This inadequate food supply left many families and children in challenging situations. In 2015, Heart for Africa, a faith-based humanitarian organization providing hope in Eswatini, learned that each of their church partners had noticed a 25 percent increase in the number of children seeking food.
The significant growth in hungry children was a result of bad harvests in previous years. In Eswatini, maize is planted in October and November and harvested between March and April. Afterward, farmers dry and store their maize so that their families can eat it until the next harvest.
However, a decade before the drought, harvests started to decrease, which meant that maize didn't last from one year to the next. Typically, Swazis would use the "early rains" that began in September and October to plant a garden for quick, healthy food. Yet, doing this required Swazis to sell a cow or some goats to buy seeds and fertilizer.
But because the drought was killing cattle, there was no way to buy seeds or fertilizer to build gardens. And even if Swazis could get the money, the gardens wouldn't be fruitful since the earth was dry and cracked.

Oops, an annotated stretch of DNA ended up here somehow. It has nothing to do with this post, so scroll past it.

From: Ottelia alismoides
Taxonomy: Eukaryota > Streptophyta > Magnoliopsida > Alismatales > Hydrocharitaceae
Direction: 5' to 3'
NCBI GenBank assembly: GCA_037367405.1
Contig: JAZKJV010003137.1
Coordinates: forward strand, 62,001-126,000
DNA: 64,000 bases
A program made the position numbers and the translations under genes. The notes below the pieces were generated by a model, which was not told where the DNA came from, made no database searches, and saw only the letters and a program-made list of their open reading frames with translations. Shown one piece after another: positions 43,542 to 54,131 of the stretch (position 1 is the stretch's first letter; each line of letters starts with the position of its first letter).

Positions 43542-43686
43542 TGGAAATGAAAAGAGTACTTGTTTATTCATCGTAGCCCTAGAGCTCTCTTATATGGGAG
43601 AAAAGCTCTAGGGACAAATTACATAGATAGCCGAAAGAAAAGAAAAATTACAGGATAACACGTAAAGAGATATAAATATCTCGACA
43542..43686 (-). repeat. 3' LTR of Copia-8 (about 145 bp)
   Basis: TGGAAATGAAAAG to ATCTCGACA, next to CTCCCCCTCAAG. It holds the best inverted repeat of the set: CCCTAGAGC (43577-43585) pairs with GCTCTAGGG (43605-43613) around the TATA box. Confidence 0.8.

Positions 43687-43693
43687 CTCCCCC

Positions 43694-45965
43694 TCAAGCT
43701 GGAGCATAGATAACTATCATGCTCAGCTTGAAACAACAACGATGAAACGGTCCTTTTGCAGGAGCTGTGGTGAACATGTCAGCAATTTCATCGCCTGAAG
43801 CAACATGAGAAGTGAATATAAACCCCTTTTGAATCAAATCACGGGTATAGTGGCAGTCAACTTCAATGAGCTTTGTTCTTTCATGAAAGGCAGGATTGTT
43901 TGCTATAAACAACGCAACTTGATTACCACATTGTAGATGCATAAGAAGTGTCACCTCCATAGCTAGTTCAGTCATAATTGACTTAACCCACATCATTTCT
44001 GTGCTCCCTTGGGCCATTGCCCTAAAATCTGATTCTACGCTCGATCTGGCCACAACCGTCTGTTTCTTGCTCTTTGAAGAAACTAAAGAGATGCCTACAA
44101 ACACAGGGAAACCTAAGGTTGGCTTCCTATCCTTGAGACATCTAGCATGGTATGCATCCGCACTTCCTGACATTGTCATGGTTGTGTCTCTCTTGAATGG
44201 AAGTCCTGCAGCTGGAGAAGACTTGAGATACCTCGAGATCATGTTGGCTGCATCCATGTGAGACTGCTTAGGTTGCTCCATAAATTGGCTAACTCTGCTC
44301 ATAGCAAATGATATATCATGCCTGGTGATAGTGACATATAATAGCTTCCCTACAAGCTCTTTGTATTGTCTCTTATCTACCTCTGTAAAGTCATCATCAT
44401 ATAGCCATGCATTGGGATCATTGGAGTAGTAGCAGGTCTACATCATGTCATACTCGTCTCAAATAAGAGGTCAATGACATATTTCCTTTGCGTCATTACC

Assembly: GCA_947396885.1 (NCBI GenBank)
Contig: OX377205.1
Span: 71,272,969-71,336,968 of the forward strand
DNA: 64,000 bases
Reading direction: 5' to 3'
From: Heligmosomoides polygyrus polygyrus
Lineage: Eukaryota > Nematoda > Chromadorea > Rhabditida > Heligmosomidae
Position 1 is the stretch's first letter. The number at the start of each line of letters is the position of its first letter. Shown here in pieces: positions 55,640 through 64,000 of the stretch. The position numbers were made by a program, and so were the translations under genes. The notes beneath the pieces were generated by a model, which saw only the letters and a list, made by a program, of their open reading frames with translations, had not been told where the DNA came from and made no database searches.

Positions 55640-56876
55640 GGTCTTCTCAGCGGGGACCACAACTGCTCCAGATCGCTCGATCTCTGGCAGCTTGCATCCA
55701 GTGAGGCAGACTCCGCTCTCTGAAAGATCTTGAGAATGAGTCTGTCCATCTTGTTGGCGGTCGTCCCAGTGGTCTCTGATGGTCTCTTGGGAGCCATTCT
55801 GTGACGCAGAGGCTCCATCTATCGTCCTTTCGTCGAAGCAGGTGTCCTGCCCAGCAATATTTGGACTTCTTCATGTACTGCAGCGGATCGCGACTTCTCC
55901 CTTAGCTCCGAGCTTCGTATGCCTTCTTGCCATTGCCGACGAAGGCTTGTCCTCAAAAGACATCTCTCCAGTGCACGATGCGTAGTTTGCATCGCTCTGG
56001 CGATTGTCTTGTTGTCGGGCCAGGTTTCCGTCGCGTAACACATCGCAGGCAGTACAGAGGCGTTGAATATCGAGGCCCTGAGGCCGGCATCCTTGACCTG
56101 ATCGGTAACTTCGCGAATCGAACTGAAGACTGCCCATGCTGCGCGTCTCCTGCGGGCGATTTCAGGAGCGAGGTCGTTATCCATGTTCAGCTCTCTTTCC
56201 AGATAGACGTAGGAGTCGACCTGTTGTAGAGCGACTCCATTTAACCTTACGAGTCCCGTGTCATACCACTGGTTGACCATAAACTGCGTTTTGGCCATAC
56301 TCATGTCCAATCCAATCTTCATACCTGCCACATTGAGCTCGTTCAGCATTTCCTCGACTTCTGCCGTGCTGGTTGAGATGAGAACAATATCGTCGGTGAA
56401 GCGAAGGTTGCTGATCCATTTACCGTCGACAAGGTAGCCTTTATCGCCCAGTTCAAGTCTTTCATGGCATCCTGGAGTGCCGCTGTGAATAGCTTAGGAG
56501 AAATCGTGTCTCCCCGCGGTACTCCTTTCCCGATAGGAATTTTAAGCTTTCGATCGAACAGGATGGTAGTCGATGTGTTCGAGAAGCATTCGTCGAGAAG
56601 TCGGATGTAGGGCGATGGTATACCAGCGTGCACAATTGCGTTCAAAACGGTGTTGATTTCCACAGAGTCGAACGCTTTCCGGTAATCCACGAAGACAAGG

The lack of food and water in Eswatini led to another challenge. Unfortunately, Swazis are experiencing an HIV/AIDS crisis. In fact, Eswatini has one of the highest HIV/AIDS prevalence rates in the world.
When a drought occurs, Swazis living with this disease have it particularly hard. Many Swazis on antiretroviral treatment for HIV/AIDS stopped taking their medication during the drought in Eswatini. With proper nutrition playing a significant factor in whether the treatment is effective, Swazis with HIV/AIDS didn't see the point in paying for the medication.
Without food, the treatment wouldn't work. During the El Niño drought, Swazis with HIV/AIDS had to first focus on affording food and water before they could put money towards a medication that is only successful with food and water. But without the treatment, Swazis with the disease increased their chances of dying from HIV/AIDS.
Becoming water-secure in a drought
A drought is never easy to go through, and the El Niño drought in Eswatini made that clearer than ever. But what also became clear during that time is that good things can come from difficult situations.
Heart for Africa, which provides children's homes for orphans and vulnerable kids in Eswatini, found a light at the end of the tunnel. And it led to water security, a gift that Heart for Africa may not have had if the organization didn't find itself in a dire situation.